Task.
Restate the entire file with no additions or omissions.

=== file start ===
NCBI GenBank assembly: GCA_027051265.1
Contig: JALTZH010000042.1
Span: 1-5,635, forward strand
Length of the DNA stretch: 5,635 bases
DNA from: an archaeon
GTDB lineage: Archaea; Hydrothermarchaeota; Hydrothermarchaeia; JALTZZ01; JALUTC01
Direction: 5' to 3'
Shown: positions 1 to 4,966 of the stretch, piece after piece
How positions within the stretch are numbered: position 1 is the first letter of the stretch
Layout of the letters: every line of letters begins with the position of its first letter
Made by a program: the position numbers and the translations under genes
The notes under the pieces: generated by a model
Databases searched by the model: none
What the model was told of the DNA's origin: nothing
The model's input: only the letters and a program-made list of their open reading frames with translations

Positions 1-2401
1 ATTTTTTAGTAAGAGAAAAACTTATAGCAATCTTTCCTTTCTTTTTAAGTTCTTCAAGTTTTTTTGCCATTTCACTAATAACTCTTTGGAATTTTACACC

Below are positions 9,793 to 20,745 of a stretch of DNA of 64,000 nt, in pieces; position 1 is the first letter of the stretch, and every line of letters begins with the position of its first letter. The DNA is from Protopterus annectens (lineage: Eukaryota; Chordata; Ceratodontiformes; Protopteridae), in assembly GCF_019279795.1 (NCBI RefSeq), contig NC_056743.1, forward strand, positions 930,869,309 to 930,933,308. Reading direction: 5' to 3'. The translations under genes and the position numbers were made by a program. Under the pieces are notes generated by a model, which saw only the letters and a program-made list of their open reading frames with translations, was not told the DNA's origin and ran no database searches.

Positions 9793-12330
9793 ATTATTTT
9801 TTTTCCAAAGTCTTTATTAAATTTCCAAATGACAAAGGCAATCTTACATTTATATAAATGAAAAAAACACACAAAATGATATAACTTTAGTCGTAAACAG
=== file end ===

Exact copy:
NCBI GenBank assembly: GCA_027051265.1
Contig: JALTZH010000042.1
Span: 1-5,635, forward strand
Length of the DNA stretch: 5,635 bases
DNA from: an archaeon
GTDB lineage: Archaea; Hydrothermarchaeota; Hydrothermarchaeia; JALTZZ01; JALUTC01
Direction: 5' to 3'
Shown: positions 1 to 4,966 of the stretch, piece after piece
How positions within the stretch are numbered: position 1 is the first letter of the stretch
Layout of the letters: every line of letters begins with the position of its first letter
Made by a program: the position numbers and the translations under genes
The notes under the pieces: generated by a model
Databases searched by the model: none
What the model was told of the DNA's origin: nothing
The model's input: only the letters and a program-made list of their open reading frames with translations

Positions 1-2401
1 ATTTTTTAGTAAGAGAAAAACTTATAGCAATCTTTCCTTTCTTTTTAAGTTCTTCAAGTTTTTTTGCCATTTCACTAATAACTCTTTGGAATTTTACACC

Below are positions 9,793 to 20,745 of a stretch of DNA of 64,000 nt, in pieces; position 1 is the first letter of the stretch, and every line of letters begins with the position of its first letter. The DNA is from Protopterus annectens (lineage: Eukaryota; Chordata; Ceratodontiformes; Protopteridae), in assembly GCF_019279795.1 (NCBI RefSeq), contig NC_056743.1, forward strand, positions 930,869,309 to 930,933,308. Reading direction: 5' to 3'. The translations under genes and the position numbers were made by a program. Under the pieces are notes generated by a model, which saw only the letters and a program-made list of their open reading frames with translations, was not told the DNA's origin and ran no database searches.

Positions 9793-12330
9793 ATTATTTT
9801 TTTTCCAAAGTCTTTATTAAATTTCCAAATGACAAAGGCAATCTTACATTTATATAAATGAAAAAAACACACAAAATGATATAACTTTAGTCGTAAACAG